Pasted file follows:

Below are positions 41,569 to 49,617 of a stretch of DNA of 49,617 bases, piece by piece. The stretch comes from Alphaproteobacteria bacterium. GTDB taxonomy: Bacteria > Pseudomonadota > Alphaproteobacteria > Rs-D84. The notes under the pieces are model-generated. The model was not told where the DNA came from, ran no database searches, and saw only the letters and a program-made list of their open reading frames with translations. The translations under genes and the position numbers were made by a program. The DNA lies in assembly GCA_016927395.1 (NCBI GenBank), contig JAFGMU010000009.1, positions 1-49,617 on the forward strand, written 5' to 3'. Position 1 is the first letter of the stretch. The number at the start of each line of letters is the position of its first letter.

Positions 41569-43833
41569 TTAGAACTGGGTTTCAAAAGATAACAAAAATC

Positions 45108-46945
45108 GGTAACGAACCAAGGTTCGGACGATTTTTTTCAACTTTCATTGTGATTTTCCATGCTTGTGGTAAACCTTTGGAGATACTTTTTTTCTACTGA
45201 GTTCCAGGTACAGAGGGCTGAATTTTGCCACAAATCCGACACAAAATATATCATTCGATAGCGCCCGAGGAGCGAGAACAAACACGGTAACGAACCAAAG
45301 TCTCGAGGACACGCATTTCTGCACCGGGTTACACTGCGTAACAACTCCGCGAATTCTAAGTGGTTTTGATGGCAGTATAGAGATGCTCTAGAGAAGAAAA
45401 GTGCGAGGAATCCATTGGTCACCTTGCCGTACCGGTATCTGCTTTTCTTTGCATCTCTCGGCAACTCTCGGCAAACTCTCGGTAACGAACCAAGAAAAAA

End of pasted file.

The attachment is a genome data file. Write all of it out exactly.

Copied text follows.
Below are positions 41,569 to 49,617 of a stretch of DNA of 49,617 bases, piece by piece. The stretch comes from Alphaproteobacteria bacterium. GTDB taxonomy: Bacteria > Pseudomonadota > Alphaproteobacteria > Rs-D84. The notes under the pieces are model-generated. The model was not told where the DNA came from, ran no database searches, and saw only the letters and a program-made list of their open reading frames with translations. The translations under genes and the position numbers were made by a program. The DNA lies in assembly GCA_016927395.1 (NCBI GenBank), contig JAFGMU010000009.1, positions 1-49,617 on the forward strand, written 5' to 3'. Position 1 is the first letter of the stretch. The number at the start of each line of letters is the position of its first letter.

Positions 41569-43833
41569 TTAGAACTGGGTTTCAAAAGATAACAAAAATC

Positions 45108-46945
45108 GGTAACGAACCAAGGTTCGGACGATTTTTTTCAACTTTCATTGTGATTTTCCATGCTTGTGGTAAACCTTTGGAGATACTTTTTTTCTACTGA
45201 GTTCCAGGTACAGAGGGCTGAATTTTGCCACAAATCCGACACAAAATATATCATTCGATAGCGCCCGAGGAGCGAGAACAAACACGGTAACGAACCAAAG
45301 TCTCGAGGACACGCATTTCTGCACCGGGTTACACTGCGTAACAACTCCGCGAATTCTAAGTGGTTTTGATGGCAGTATAGAGATGCTCTAGAGAAGAAAA
45401 GTGCGAGGAATCCATTGGTCACCTTGCCGTACCGGTATCTGCTTTTCTTTGCATCTCTCGGCAACTCTCGGCAAACTCTCGGTAACGAACCAAGAAAAAA